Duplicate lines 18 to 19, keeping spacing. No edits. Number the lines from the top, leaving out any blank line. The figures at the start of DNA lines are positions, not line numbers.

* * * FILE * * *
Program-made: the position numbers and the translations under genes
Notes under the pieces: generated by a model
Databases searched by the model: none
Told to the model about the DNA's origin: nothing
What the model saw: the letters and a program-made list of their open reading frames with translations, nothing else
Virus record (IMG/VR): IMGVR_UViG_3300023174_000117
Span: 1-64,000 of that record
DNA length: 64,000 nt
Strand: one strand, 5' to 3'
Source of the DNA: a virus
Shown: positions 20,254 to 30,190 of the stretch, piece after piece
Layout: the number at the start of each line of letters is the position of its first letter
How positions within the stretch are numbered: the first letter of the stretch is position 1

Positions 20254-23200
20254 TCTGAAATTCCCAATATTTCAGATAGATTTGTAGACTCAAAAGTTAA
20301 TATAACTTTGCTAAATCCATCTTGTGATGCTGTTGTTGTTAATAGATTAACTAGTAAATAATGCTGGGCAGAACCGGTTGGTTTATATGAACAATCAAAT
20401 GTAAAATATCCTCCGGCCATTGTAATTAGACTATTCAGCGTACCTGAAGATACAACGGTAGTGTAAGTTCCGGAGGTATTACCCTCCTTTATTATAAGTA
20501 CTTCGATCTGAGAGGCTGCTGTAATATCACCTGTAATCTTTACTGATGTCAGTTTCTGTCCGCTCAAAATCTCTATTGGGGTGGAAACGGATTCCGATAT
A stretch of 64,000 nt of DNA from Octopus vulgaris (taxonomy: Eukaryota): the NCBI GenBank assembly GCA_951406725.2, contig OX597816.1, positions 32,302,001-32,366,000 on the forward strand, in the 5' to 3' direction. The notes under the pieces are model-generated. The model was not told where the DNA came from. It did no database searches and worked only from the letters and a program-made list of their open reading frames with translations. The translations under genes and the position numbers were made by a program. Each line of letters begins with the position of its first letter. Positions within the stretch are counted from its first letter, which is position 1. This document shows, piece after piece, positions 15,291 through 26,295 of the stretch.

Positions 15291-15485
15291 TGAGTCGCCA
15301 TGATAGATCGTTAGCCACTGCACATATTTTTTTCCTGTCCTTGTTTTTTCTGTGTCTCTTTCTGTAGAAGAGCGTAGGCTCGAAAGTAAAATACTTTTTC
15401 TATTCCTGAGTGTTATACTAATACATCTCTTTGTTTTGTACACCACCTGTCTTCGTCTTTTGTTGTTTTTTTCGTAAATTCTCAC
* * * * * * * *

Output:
20501 CTTCGATCTGAGAGGCTGCTGTAATATCACCTGTAATCTTTACTGATGTCAGTTTCTGTCCGCTCAAAATCTCTATTGGGGTGGAAACGGATTCCGATAT
A stretch of 64,000 nt of DNA from Octopus vulgaris (taxonomy: Eukaryota): the NCBI GenBank assembly GCA_951406725.2, contig OX597816.1, positions 32,302,001-32,366,000 on the forward strand, in the 5' to 3' direction. The notes under the pieces are model-generated. The model was not told where the DNA came from. It did no database searches and worked only from the letters and a program-made list of their open reading frames with translations. The translations under genes and the position numbers were made by a program. Each line of letters begins with the position of its first letter. Positions within the stretch are counted from its first letter, which is position 1. This document shows, piece after piece, positions 15,291 through 26,295 of the stretch.